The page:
There’s more to hunting than the harvests. There are more sights to see and more to take in, so don’t count your harvests as the only measure of success. Hunting is a chance to go out in the wild woods and off the path that’s been set for you. There isn’t a schedule. It’s not about having a goal. It’s about taking opportunities as they are presented to you. And not just opportunities to shoot game. Opportunities to hear everything from true silence to noises you never knew existed. To see wild life, new landscapes and the unexpected.

You’re out there to participate—to interact with nature and enjoy the experience. Have a little fun! It’s easy to get bogged down in the details and to think about what you could have done differently or wish you had known ahead of time. Every hunter, new and seasoned, makes mistakes and learns something new each time they go out in the field.

 

So what if you do get a squirrel?

You’ve got your hunting knife, so if you want to field-dress your squirrel, this is a great example of how to go about it: http://www.wikihow.com/Gut-a-Squirrel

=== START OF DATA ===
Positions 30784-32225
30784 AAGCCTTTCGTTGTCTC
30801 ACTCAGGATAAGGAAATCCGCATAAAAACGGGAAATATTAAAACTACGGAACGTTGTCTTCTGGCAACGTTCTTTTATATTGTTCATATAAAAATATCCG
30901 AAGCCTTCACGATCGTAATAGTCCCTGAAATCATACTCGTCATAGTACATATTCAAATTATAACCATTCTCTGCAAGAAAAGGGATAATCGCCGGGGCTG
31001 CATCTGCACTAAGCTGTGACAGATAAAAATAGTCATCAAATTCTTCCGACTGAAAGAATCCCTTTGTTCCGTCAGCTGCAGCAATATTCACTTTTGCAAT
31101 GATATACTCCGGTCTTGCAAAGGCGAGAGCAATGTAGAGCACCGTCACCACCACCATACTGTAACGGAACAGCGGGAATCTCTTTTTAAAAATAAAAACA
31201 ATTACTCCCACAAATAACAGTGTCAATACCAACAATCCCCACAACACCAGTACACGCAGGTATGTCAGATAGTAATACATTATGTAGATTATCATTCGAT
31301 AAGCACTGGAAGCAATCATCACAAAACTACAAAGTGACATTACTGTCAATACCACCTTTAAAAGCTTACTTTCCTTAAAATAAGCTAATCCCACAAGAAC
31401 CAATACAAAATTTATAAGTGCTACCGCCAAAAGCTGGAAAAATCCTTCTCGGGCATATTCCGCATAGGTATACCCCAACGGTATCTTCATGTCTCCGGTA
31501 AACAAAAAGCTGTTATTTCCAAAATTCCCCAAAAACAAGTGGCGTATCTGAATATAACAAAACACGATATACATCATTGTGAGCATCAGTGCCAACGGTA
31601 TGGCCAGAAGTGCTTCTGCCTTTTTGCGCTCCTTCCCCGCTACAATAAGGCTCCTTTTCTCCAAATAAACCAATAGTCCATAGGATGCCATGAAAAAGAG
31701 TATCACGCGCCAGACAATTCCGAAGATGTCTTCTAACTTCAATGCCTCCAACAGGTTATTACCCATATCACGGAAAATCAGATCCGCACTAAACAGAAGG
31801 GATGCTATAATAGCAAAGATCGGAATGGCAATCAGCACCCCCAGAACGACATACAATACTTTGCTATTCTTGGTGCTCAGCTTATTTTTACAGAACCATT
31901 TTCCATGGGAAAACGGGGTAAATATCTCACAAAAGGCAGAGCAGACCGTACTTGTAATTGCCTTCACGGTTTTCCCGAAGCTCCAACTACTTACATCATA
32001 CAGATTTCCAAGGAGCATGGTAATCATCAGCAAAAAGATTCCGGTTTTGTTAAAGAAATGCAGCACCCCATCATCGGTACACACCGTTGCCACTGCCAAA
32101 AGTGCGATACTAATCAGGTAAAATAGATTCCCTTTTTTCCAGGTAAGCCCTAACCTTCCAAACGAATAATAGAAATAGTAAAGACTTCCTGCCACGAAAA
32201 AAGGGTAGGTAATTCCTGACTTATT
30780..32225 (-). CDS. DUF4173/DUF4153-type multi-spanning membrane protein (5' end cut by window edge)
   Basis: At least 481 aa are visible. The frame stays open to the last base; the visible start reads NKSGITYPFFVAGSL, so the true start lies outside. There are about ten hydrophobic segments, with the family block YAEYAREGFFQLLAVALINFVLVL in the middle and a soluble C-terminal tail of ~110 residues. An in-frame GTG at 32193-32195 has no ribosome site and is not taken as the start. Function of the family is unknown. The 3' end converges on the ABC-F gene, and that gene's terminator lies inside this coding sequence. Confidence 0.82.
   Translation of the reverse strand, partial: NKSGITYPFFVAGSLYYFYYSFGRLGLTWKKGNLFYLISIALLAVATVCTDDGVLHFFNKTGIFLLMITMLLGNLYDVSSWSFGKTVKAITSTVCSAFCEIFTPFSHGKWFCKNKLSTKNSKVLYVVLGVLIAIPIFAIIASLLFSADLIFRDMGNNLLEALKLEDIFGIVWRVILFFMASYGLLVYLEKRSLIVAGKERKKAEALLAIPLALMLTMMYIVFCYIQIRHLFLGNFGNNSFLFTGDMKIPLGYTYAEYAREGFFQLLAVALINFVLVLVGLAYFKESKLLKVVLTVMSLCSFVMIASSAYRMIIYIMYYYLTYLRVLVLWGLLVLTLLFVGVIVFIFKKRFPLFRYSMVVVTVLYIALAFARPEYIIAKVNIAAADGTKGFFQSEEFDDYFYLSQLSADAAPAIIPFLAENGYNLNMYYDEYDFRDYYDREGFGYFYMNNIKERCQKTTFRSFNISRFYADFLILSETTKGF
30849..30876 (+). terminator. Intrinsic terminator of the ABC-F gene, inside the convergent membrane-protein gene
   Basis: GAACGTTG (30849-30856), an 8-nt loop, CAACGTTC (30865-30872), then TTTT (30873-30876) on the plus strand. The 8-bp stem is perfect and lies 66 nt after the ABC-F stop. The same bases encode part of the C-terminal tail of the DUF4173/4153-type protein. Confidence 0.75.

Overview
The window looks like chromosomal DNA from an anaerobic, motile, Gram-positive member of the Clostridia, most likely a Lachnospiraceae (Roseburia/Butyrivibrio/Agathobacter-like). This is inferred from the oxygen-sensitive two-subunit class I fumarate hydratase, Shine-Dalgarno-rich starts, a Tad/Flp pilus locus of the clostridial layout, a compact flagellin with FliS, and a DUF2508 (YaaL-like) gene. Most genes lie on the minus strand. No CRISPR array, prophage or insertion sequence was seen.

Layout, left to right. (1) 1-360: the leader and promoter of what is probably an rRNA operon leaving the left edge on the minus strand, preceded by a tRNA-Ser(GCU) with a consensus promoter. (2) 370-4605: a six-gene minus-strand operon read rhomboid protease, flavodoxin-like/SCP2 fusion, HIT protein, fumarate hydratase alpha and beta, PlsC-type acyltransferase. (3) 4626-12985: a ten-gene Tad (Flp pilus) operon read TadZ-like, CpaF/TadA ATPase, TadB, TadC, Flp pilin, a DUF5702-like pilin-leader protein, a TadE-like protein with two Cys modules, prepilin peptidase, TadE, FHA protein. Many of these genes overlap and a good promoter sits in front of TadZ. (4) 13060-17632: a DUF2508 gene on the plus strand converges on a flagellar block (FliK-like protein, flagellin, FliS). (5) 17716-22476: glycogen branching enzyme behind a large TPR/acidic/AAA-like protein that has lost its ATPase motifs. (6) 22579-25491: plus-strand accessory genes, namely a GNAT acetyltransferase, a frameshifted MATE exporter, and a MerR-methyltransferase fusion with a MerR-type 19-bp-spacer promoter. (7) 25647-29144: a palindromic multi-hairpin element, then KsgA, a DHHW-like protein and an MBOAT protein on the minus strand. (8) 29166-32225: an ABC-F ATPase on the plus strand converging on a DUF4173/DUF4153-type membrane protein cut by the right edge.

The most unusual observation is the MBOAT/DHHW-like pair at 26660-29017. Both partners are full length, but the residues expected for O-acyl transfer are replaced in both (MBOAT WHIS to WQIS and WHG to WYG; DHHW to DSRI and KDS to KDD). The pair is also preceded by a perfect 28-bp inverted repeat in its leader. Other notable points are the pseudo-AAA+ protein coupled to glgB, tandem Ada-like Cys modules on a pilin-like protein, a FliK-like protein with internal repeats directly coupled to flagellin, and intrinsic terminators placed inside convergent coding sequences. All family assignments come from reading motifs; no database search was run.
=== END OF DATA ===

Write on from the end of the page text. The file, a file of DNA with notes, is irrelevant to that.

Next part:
Another method is to take the squirrels out with you, whole, and put them on ice when you get to your vehicle. There’s more than one way to skin a squirrel, and we have a YouTube video showing  a way that, using game shears and a pair of catfish skinners, you can skin (hide intact), quarter and de-gut your squirrel efficiently and cleanly.

How to Skin and Quarter a Squirrel

 

There are many different recipes for squirrel. One of the most iconic is Squirrel and Dumplings. Here’s a recipe with a work-saving trick.

Easy Squirrel and Dumplings

3 cups of cooked squirrel meat (parboil squirrel pieces in chicken broth until tender and meat flakes easily away from bone)

One 20 oz. package of flour tortillas cut into 1” x 2” strips

½ cup of milk

2 cups of chicken broth

2 cans of cream of chicken soup

Add broth and milk to cream of chicken soup. Bring to boil and add cut up tortillas.

Reduce heat to low, add squirrel and simmer 15-20 minutes.

 

Other Posts in the Series

Post 1 — Introduction
Post 2 — What You Will Need
Post 3 — Considering Land
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